There are ways around this, but the method is secret and I can't tell you any more, sorry.

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alan@mugswellvillage.freeserve.co.uk. Delete village for a spam-free diet.

Bill S
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Joined: Aug 14 2000

Alan,
The key event will be when we no longer have to carry around two cameras.

I also find the DX100 excellent for small stills but it can't compare with the larger prints from 1600x1200. It is not just the weight and size but also the expense of two systems. All that duplication of lenses and electronics.

Alan Roberts at work
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Joined: May 6 1999

Agreed, but the fundamental requirements are different for stills and video. So the sensor and lens system have to be different.

In a stills camera, you KNOW that the viewer will spend some time looking at one image, maybe even enlarge it or use a magnifying glass, that's how we view stills. So the detail has to be well preserved.

In a video camera, you KNOW that the viewer will be watching a moving image. And we also know that the eye is very adept at tracking moving objects, so it's best to move the camera with the forground object and throw the background further away using camera integration. So detail needs preserving only in those parts of the picture that the eye can be expected to track.

So what? It means that you can get away with far lower resolution in tv than in stills. Even HDTV, in the form now growing slowly in the US, is, as it's highest level, only 1920x1080, and that's interlaced. Also, bear in mind that the HDcam format is effectively only 1440x1080, and only produces resolvable detail up to about 1280 pixels. That, plus the usual interlace factor of about o.6, means the vertical pixel count reduces from 1080 (interlaced) to about 720. So the real resolution is around 1280x720, or about half what I can get with a small stills camera.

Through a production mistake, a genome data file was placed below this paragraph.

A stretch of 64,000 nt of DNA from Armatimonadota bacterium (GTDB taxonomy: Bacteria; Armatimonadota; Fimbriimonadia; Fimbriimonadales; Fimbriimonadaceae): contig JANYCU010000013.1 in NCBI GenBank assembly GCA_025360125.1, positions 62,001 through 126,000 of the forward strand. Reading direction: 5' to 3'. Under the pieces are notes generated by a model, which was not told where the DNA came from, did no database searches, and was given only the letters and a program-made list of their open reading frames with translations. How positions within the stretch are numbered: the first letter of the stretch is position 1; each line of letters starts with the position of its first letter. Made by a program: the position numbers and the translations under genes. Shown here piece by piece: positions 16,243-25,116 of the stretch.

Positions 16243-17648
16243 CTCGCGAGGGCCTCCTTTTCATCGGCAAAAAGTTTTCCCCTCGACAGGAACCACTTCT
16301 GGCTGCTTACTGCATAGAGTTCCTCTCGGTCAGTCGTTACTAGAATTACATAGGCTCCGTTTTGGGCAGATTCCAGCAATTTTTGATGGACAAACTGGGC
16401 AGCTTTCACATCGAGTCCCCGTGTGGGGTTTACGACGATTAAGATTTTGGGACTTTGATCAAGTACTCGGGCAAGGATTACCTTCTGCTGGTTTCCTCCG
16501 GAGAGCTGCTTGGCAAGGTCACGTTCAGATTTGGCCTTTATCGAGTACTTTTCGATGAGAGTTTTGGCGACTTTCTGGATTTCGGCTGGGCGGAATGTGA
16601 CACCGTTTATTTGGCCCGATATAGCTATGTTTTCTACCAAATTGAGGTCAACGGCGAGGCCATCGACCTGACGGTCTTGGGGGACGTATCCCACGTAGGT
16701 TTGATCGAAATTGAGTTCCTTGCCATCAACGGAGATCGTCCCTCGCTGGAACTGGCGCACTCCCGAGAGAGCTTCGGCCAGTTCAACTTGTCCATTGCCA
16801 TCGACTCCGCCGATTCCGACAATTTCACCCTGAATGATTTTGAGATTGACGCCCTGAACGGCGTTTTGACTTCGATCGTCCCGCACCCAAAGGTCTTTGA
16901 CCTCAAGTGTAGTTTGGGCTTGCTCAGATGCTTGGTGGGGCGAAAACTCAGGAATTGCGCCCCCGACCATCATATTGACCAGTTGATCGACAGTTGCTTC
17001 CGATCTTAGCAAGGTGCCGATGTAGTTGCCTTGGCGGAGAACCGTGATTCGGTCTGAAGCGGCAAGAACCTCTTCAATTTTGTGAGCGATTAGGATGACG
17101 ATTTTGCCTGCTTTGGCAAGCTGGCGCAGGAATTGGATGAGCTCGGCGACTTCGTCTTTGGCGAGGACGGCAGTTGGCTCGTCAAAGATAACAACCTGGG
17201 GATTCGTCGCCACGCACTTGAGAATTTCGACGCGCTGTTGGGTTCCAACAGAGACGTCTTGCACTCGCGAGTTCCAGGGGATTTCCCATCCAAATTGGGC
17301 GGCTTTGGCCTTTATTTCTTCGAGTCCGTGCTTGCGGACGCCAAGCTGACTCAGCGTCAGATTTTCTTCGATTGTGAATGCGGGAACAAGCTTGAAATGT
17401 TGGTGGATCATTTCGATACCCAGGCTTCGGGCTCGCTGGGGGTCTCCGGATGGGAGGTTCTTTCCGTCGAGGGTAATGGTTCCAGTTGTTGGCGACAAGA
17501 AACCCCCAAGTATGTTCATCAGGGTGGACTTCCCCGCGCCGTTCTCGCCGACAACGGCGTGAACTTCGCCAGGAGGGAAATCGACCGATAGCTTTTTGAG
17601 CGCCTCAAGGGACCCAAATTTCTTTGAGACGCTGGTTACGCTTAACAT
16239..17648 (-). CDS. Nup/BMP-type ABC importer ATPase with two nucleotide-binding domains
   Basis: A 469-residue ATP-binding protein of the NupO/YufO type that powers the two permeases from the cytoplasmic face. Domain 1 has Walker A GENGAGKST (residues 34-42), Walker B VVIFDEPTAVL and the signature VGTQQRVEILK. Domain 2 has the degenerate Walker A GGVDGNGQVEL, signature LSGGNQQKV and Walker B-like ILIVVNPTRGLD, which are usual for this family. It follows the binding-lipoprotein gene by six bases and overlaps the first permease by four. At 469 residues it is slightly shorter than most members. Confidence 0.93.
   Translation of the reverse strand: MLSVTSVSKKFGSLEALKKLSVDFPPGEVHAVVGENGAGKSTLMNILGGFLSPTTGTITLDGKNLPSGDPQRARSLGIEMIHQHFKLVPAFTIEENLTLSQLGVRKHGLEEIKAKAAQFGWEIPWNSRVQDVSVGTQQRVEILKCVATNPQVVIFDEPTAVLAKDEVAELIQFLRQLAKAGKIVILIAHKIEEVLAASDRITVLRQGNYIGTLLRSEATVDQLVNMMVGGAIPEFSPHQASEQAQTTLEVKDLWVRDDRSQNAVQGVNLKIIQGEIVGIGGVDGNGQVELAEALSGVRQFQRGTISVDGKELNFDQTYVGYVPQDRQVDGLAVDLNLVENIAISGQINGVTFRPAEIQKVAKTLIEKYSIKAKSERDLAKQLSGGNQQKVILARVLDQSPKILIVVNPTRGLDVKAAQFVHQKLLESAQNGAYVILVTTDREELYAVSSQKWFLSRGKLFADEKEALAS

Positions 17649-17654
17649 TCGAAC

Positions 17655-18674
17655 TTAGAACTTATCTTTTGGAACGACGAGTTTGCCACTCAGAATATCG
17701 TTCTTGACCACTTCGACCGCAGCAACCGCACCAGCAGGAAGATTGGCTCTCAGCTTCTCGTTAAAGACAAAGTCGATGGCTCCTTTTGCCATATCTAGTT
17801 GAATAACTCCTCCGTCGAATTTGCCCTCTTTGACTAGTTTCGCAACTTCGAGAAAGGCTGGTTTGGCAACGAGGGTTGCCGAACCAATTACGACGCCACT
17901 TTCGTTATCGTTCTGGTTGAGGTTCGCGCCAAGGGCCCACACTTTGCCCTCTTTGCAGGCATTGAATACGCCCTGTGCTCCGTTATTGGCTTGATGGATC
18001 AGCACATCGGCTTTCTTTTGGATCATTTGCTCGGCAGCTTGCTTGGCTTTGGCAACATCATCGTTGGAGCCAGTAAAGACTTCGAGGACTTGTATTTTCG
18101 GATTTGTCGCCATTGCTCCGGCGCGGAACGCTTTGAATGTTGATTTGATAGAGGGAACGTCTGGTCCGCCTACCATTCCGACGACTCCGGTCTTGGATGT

So, I'm going to be carrying 2 cameras around forever, or until video cameras have lenses and sensors that can do stills resolution of 2kx1.5k or better, and have switchable filters (electronic and optical) to do video.

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Bill S
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Joined: Aug 14 2000

quote:Originally posted by Alan Roberts at work:
So, I'm going to be carrying 2 cameras around forever, or until video cameras have lenses and sensors that can do stills resolution of 2kx1.5k or better, and have switchable filters (electronic and optical) to do video.

Exactly Alan - its that "until" or alternatively; until still cameras have media and processing that will allow storage of video."

Surely that is when we will have true convergence. The question is - Which direction will it come from? and when?

I certainly hope that we will not be carrying two cameras around forever.

[This message has been edited by Bill S (edited 19 October 2000).]